Kenyon College Librarian Selected As First Rick Peterson Fellow

August 24, 2011

(Washington, D.C.; Georgetown, TX; Lexington, VA) Meghan Frazer, digital resource librarian at Kenyon College, is the recipient of the first Rick Peterson Fellowship. Co-sponsored by the Council on Library and Information Resources (CLIR) and the National Institute for Technology in Liberal Education (NITLE), the fellowship will be awarded annually to an early career IT professional or librarian who has reached beyond traditional boundaries to resolve a significant challenge or critical problem facing IT/digital libraries.

Ms. Frazer received the fellowship on the basis of her collaborative work with OhioLINK and The Five Colleges of Ohio and on “The Community Within” project, which digitally archives and provides “online free access to historical records of the Black community life and experience in Knox County, Ohio.” The selection committee also noted Ms. Frazer’s broader contributions to Kenyon College’s Library and Information Services. The fellowship will support Ms. Frazer’s participation in the 2012 NITLE Symposium and CLIR’s DLF Forum.

“In recognizing Meghan Frazer with this fellowship, we hope to call attention to the importance of collaborating across professional boundaries,” said Joey King, NITLE executive director. “Breaking down silos both on campus and across organizations is critical to advancing the mission of liberal education.”

“CLIR and NITLE developed the Rick Peterson Fellowship to honor a friend and colleague known for his willingness and ability to collaborate,” added CLIR president Charles Henry. “The successful advancement of knowledge—exemplified by projects such as ‘The Community Within’—depends on the strong relationships that effective collaboration develops.”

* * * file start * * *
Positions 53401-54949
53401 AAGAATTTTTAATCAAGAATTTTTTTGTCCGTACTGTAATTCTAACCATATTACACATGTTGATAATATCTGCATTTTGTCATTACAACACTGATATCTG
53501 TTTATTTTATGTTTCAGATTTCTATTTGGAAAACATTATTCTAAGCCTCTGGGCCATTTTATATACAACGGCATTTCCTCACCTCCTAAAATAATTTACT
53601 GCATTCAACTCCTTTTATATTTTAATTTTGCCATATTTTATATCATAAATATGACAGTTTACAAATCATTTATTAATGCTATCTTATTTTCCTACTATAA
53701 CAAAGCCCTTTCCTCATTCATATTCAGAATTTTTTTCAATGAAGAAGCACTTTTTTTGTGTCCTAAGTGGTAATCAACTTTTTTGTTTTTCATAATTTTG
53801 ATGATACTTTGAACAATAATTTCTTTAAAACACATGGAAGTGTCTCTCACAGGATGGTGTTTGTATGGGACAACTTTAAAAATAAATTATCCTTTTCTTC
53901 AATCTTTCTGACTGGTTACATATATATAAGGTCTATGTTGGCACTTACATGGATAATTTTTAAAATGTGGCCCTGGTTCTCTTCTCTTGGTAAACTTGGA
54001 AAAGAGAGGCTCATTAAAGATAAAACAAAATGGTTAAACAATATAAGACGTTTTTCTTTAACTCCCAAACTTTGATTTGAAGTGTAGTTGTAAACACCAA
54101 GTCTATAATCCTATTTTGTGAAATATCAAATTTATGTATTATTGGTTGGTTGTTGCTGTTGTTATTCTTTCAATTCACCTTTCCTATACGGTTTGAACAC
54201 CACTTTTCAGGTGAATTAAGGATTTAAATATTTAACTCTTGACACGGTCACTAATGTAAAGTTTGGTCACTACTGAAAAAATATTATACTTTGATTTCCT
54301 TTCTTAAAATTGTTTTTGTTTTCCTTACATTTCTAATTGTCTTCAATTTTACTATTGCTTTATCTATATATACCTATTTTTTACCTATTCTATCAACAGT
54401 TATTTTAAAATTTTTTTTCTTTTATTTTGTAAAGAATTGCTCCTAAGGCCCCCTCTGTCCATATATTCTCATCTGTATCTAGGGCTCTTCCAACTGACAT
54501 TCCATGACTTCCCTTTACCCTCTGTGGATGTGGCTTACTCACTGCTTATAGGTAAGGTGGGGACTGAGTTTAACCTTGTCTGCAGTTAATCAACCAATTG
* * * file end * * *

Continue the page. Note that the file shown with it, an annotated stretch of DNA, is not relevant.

The Rick Peterson Fellowship honors the life and work of the late Richard (Rick) Allen Peterson, an active promoter of collaboration in the area of information technology services and digital libraries and former chief technology officer at Washington and Lee University. Charles Henry, Joey King, and David Saacke, executive director of Information Technology Services at Washington and Lee University, served as this year’s selection committee.

Individuals or organizations wishing to make a tax-deductible contribution to the Rick Peterson Fellowship may send donations to the Council on Library and Information Resources, 1752 N Street, NW #800, Washington, DC 20036. Please earmark your check “Peterson Fellowship.”


About the Council on Library and Information Resources

CLIR is an independent, nonprofit organization that forges strategies to enhance research, teaching, and learning environments in collaboration with libraries, cultural institutions, and communities of higher learning. Its Digital Library Federation (DLF) program runs an annual Forum, which serves as a meeting place, marketplace, and congress for digital library practitioners. The 2011 Forum will be held October 31-November 2 in Baltimore. CLIR’s website is at Information on the DLF is available at

About the National Institute for Technology in Liberal Education

The National Institute for Technology in Liberal Education helps liberal arts colleges integrate inquiry, pedagogy, and technology. It is the key organization for liberal arts institutions seeking to use technology strategically to advance the liberal-arts mission. The 2012 NITLE Symposium will be held April 16-17 in Arlington, Virginia. It is an open, cross-professional, national venue for exchange between faculty, technologists, librarians, and administrators at liberal arts institutions. It will focus on inter-institutional collaboration and/or innovations extensible to other campuses, such as new learning resources and models, scholarly communication, digital humanities, and other topics relevant to the future of liberal arts colleges. (

About Washington and Lee University

Washington and Lee University, the nation’s ninth oldest institution of higher education, is among the nation¹s premier liberal arts colleges and universities. Washington and Lee University provides a liberal arts education that develops students’ capacity to think freely, critically, and humanely and to conduct themselves with honor, integrity, and civility. Graduates are prepared for life-long learning, personal achievement, responsible leadership, service to others, and engaged citizenship in a global and diverse society. (